ICD-10 Diagnosis Code H47.399

Other disorders of optic disc, unspecified eye

Diagnosis Code H47.399

ICD-10: H47.399
Short Description: Other disorders of optic disc, unspecified eye
Long Description: Other disorders of optic disc, unspecified eye
This is the 2017 version of the ICD-10-CM diagnosis code H47.399

Valid for Submission
The code H47.399 is valid for submission for HIPAA-covered transactions.

Code Classification
  • Diseases of the eye and adnexa (H00–H59)
    • Disorders of optic nerve and visual pathways (H46-H47)
      • Other disorders of optic [2nd] nerve and visual pathways (H47)

Information for Medical Professionals

Diagnostic Related Groups
The diagnosis code H47.399 is grouped in the following Diagnostic Related Group(s) (MS-DRG V34.0)

  • 124 - OTHER DISORDERS OF THE EYE WITH MCC
  • 125 - OTHER DISORDERS OF THE EYE WITHOUT MCC

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The ICD-10 and ICD-9 GEMs are used to facilitate linking between the diagnosis codes in ICD-9-CM and the new ICD-10-CM code set. The GEMs are the raw material from which providers, health information vendors and payers can derive specific applied mappings to meet their needs.

Synonyms
  • Asymmetry of neuroretinal rim
  • Blurred disc margin
  • Diffuse thinning of neuroretinal rim
  • Focal thinning of neuroretinal rim
  • Large optic disc and cup
  • Large physiologic cupping of optic disc
  • Neuroretinal rim finding
  • Neuroretinal rim finding
  • Neuroretinal rim finding
  • Neuroretinal rim finding
  • On examination - optic disc cupped
  • On examination - optic disc elevated
  • On examination - optic disc flat
  • On examination - optic disc margin absent
  • On examination - optic disc margin blurred
  • Optic cup filled
  • Optic cup retained
  • Optic cupping
  • Optic disc - myopic changes
  • Optic disc - sector notching
  • Optic disc - venous pulsation absent
  • Optic disc - venous pulsation only on pressure
  • Optic disc abnormal
  • Optic disc cup finding
  • Optic disc cup finding
  • Optic disc cup finding
  • Optic disc disorder
  • Optic disc glial tissue remnants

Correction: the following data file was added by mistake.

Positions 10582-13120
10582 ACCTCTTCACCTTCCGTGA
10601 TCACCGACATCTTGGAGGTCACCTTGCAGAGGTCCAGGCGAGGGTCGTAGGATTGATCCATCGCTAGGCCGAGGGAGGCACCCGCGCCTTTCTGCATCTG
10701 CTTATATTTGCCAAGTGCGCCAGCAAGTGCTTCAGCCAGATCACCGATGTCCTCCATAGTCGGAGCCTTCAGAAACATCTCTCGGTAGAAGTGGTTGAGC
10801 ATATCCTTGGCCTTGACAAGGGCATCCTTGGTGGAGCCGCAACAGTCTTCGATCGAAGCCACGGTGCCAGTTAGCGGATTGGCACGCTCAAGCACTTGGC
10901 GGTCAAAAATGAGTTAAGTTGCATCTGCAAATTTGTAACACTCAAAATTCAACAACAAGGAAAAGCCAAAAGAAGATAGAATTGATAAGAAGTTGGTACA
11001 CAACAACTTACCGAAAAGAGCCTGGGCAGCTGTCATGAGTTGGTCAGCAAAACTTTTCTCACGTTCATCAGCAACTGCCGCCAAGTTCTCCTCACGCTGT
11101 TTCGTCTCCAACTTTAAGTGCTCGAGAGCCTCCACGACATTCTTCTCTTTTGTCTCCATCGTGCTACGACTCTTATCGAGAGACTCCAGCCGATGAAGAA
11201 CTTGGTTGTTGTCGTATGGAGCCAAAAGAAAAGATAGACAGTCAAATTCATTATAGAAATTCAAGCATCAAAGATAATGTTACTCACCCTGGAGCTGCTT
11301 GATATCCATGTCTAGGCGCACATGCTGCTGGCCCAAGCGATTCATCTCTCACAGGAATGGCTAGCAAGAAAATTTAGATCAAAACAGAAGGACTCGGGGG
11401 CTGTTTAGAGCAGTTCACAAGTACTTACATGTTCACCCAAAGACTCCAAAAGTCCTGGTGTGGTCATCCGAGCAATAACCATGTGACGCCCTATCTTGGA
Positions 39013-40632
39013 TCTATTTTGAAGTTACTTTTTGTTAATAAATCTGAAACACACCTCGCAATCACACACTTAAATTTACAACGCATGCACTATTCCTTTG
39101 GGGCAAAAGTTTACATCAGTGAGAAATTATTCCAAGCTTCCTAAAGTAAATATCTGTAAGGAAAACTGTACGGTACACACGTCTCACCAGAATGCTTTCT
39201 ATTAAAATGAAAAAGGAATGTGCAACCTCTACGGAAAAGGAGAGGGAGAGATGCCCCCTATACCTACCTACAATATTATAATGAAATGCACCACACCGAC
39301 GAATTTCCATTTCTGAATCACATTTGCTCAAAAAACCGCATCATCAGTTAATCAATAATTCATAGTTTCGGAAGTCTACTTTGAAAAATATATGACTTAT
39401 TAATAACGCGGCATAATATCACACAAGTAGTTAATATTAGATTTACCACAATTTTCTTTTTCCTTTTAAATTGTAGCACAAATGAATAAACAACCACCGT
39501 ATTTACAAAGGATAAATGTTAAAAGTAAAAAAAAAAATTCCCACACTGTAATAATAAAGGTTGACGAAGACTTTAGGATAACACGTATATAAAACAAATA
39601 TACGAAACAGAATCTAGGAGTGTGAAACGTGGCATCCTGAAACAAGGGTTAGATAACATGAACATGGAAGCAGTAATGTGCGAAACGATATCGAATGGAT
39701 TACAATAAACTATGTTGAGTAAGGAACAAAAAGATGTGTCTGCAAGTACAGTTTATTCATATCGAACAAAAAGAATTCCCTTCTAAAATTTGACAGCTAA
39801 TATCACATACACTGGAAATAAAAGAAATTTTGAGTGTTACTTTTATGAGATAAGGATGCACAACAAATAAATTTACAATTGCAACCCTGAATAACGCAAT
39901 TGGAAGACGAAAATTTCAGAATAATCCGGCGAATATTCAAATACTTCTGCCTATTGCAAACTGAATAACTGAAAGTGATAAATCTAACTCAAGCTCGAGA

• Optic disc hyaloid vascular remnants
  • Optic disc myopic crescent
  • Optic disc myopic traction fold
  • Optic disc neovascularization
  • Optic disc not seen
  • Optic disc pathological cupping
  • Optic disc small
  • Optic disc spontaneous venous pulsation
  • Optic disc tissue remnants
  • Optic disc vascular finding
  • Optic disc vascular finding
  • Optic disc venous collaterals
  • Pallor of neuroretinal rim
  • Pallor of optic disc
  • Papillophlebitis
  • Physiologic cupping of optic disc
  • Retinal neovascularization
  • Temporal pallor of optic disc
  • Tilted optic disc

Information for Patients


Optic Nerve Disorders

The optic nerve is a bundle of more than 1 million nerve fibers that carry visual messages. You have one connecting the back of each eye (your retina) to your brain. Damage to an optic nerve can cause vision loss. The type of vision loss and how severe it is depends on where the damage occurs. It may affect one or both eyes.

There are many different types of optic nerve disorders, including:

  • Glaucoma is a group of diseases that are the leading cause of blindness in the United States. Glaucoma usually happens when the fluid pressure inside the eyes slowly rises and damages the optic nerve.
  • Optic neuritis is an inflammation of the optic nerve. Causes include infections and immune-related illnesses such as multiple sclerosis. Sometimes the cause is unknown.
  • Optic nerve atrophy is damage to the optic nerve. Causes include poor blood flow to the eye, disease, trauma, or exposure to toxic substances.
  • Optic nerve head drusen are pockets of protein and calcium salts that build up in the optic nerve over time

Contact your health care provider if you are having vision problems. Tests for optic nerve disorders may include eye exams, ophthalmoscopy (an examination of the back of your eye), and imaging tests. Treatment depends on which disorder that you have. With some optic nerve disorders, you may get your vision back. With others, there is no treatment, or treatment may only prevent further vision loss.

  • Optic glioma (Medical Encyclopedia)
  • Optic nerve atrophy (Medical Encyclopedia)
  • Optic neuritis (Medical Encyclopedia)


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